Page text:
Katharine S., November, Reviews
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Commonwealth: a nation, state, or other political unit

“It’s like this enormous tree had just crashed through the house and I was picking up the leaves so no one would notice what had happened.”

I read this book early last year, so details are a little fuzzy BUT, I do know that I LOVED it. I read it in one day, one sitting, becoming completely immersed in the lives of the Keating and Cousins family.

Ann Patchett is one of my favorite writers (if you haven’t read This is the Story of a Happy Marriage, DO IT). She has a way of setting the scene that makes you feel as if you’re right there, which is exactly what she did in Commonwealth. From the first chapter, I could picture myself at Franny’s baptism, I could smell the gin, I could taste the oranges. And I was hooked.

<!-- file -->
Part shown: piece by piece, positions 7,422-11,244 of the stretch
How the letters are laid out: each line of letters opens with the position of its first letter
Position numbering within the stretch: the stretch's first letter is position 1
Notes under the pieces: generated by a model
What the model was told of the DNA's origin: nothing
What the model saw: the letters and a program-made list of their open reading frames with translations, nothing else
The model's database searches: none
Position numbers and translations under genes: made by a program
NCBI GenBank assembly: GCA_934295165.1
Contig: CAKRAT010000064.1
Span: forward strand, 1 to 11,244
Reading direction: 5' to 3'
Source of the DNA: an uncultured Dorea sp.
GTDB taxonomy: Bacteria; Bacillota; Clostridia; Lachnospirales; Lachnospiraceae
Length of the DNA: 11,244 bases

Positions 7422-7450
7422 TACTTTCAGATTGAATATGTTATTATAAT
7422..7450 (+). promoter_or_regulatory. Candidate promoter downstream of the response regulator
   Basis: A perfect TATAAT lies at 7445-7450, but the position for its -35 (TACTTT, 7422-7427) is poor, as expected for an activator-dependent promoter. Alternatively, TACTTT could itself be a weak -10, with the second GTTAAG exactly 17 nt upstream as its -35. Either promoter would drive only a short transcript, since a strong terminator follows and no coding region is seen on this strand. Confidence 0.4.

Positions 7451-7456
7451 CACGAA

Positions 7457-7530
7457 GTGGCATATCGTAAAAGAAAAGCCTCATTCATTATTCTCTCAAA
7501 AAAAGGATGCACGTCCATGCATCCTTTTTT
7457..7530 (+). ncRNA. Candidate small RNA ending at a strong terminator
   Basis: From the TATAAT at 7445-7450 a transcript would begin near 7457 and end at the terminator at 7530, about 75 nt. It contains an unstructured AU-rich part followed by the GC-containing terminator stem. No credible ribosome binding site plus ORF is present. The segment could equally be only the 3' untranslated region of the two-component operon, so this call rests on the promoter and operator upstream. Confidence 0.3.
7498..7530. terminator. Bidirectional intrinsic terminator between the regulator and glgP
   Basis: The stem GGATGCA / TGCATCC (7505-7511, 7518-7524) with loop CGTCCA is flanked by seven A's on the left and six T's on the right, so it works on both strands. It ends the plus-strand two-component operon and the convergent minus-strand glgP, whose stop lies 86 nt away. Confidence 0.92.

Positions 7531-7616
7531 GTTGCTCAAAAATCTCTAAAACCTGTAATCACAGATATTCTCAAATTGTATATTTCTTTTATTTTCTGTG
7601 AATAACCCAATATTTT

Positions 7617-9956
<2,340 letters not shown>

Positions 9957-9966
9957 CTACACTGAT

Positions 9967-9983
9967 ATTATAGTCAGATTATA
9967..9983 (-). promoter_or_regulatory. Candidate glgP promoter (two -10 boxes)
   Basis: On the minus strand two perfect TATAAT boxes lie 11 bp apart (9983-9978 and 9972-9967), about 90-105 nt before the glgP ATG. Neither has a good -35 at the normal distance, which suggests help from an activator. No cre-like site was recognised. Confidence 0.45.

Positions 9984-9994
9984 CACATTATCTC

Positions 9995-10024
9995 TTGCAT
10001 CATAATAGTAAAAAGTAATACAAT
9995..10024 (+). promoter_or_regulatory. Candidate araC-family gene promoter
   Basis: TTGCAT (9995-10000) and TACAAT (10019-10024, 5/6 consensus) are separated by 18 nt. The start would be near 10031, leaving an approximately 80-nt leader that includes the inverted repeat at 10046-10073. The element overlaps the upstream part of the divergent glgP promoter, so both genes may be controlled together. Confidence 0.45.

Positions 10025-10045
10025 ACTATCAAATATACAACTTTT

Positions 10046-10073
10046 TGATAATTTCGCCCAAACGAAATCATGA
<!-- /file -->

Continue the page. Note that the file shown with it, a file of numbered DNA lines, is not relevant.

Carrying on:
While I’m not always a fan of stories where nothing happens, the character development and the relationships between these complicated families — not to mention Patchett’s beautiful writing — had me flipping the pages, eager to become as much a part of the Cousins/Keating clan as I could.

But while Commonwealth is undoubtedly a story of family, and one family in particular, it’s also the story of how a single person’s actions can reverberate throughout the rest of the family, and for years into the future.

As someone with a small family (one sister, one first cousin, one aunt, no uncles), I’ve always been drawn to portrayals of big, loud, messy ones (think “Parenthood,” “Brothers & Sisters,” This is Where I Leave You, “The Family Stone,” Little Fires Everywhere), and this one stuck with me. In fact, over a year later I still think of the characters, especially Franny, and wish I knew how they were doing. Ann, any chance of a sequel?

If you like escaping into someone else’s family drama, pick this one up. It’s particularly good for this time of year — a warm, cozy, absorbing read.

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